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Nations rankings updated for Olympic MTB qualifying

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Catharine Pendrel (Luna Pro Team) leads the women's field up the first big climb

Catharine Pendrel (Luna Pro Team) leads the women's field up the first big climb
(Image credit: Dave McElwaine/trailwatch.net)
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No one could match Nino Schurter's technical skills on the cross country course in Czech.

No one could match Nino Schurter's technical skills on the cross country course in Czech.
(Image credit: Marius Maasewerd)
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The elite men charge uphill on the first lap in Houffalize, Belgium

The elite men charge uphill on the first lap in Houffalize, Belgium
(Image credit: Armin Küstenbrück)

Thanks to CanadianCyclist.com for permission to post this article.

The UCI has published updated standings for nation rankings to include last weekend's World Cup in Nove Mesto na Morave, Czech Republic. While the official qualification period does not end until after this weekend's World Cup in La Bresse, France, the nation rankings are unlikely to change in any meaningful way - meaning how many Olympic spots each nation receives. Note that none of the following is official until the UCI and IOC publish the "official" standings in a few weeks.

The ranking is based on a combination of the combined points for the top-three riders of each nation for the periods May 23, 2010 to May 22, 2011 PLUS for the period May 23, 2011 to May 22, 2012. The UCI has just published updated rankings as of May 15, 2012 for the current qualifying period.

For the women, the top eight nations get two spots, and 9 through 18 get one spot. For the men, the top five get three spots each, 9 to 13 ranked get two spots and 14 to 24 each get one spot. Of course, this does not include positions that are qualified through winning Continental Championships (more on that below).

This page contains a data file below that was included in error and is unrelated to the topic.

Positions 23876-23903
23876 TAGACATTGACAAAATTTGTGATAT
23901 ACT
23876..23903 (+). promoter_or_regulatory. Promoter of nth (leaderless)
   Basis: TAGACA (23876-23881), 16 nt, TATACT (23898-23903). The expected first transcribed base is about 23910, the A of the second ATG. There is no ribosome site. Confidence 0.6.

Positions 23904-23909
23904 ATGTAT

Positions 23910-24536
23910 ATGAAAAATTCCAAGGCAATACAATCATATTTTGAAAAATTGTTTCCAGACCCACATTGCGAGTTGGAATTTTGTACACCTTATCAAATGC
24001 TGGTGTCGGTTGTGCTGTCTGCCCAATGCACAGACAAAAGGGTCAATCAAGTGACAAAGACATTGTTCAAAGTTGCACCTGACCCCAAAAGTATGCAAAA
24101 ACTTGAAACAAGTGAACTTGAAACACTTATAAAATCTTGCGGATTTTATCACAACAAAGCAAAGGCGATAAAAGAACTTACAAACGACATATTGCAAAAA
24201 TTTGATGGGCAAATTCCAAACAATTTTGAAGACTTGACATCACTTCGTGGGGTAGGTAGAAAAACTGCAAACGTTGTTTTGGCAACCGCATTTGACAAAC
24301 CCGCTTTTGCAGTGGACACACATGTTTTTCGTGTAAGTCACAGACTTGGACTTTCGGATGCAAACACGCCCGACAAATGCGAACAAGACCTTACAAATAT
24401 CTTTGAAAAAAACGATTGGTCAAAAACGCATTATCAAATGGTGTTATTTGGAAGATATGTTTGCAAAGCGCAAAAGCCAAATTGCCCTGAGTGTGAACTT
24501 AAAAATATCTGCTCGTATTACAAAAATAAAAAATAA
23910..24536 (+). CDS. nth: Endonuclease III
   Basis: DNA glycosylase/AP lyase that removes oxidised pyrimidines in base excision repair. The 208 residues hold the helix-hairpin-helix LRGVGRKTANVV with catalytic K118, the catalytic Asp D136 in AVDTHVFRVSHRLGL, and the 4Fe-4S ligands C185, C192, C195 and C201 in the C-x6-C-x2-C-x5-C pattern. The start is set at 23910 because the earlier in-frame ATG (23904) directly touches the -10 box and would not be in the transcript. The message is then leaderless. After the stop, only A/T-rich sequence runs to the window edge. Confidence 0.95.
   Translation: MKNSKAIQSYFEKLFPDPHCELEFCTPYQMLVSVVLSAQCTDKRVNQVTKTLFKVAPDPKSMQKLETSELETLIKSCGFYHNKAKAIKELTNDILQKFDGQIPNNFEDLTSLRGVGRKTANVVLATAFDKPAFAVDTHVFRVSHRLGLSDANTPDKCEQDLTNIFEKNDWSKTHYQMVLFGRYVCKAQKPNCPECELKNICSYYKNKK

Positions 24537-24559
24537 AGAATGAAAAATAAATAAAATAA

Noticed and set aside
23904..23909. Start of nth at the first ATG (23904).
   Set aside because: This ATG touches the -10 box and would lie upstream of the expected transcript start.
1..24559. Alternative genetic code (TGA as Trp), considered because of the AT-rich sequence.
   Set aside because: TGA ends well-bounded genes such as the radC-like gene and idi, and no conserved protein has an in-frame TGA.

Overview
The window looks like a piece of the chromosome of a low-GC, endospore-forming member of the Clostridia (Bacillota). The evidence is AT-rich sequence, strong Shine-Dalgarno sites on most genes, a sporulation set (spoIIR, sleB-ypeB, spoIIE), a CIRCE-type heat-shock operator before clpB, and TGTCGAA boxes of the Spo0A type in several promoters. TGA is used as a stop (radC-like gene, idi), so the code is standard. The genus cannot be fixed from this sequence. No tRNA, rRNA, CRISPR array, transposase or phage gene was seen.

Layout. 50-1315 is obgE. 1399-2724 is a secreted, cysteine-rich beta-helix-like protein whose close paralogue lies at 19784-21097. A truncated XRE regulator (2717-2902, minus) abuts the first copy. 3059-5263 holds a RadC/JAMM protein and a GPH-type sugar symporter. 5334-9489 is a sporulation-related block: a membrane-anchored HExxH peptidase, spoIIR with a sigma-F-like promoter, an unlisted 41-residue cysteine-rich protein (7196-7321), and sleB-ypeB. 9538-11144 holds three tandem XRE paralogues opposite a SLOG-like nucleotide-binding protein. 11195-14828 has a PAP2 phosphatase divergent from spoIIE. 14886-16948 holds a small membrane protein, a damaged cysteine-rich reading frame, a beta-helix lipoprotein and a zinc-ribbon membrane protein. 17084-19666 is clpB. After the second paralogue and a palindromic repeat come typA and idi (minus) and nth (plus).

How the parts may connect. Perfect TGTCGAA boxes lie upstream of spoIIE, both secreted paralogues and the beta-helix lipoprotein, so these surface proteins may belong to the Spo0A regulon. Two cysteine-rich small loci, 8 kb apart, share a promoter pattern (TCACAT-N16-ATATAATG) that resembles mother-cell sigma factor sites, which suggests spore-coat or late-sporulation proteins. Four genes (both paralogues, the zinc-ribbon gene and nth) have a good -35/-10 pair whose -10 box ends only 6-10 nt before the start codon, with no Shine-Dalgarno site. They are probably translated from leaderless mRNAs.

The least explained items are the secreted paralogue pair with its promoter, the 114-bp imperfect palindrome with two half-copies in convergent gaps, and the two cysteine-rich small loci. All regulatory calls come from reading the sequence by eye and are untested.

The table below provides the full breakdown. Canada is ranked number one in women, and is 280 points ahead of second place Switzerland, so it is not going to lose any positions, no matter what the outcome of the races this weekend. The United States will also be sending two athletes, despite the loss of points-getting machine Willow Rockwell after she retired, because all of her points from 2010-2011 still count. Similarly, the last of the top-eight - Norway - has 358 points on Russia, so it is safe. In the last qualifying spot is Denmark, with a comfortable buffer of 118 points over 19th place Hungary.

Now, as mentioned above, this does not include Continental Championship results, which shuffle things a bit. For example, New Zealand won the Oceania Championship, but they already have qualified through nation rankings, so that spot goes to the next nation in the Continental Championships, which was Australia (which didn't qualify anyone through nations ranking).

On the men's side it is similar, with the top-five - led by powerhouse Switzerland - all getting three spots on the start line. Fifth place Germany has over 1000 points on sixth ranked Italy, so it are all safe. Six through 13 in the rankings get two spots, and that includes both the United States (8th) and Canada (11th). Belgium is the final nation to get two spots, and 14th place Olympic host Great Britain is 443 points in arrears to them, so the Brits won't be making that up. In the final one spot group, Cyprus gets the last opening under nation ranking, and it is 118 points ahead of Portugal, so it is also pretty safe.

As with the women, the Continental Championships will add some missing nations, such as New Zealand, which didn't qualify through nation ranking, but were the second nation in the Oceania Championships, behind already qualified Australia. In the Americas, Todd Wells won, but the United States is already qualified, so it goes to Argentina, who had a rider finish second at the Pan Am Championships (and is not qualified through nation ranking.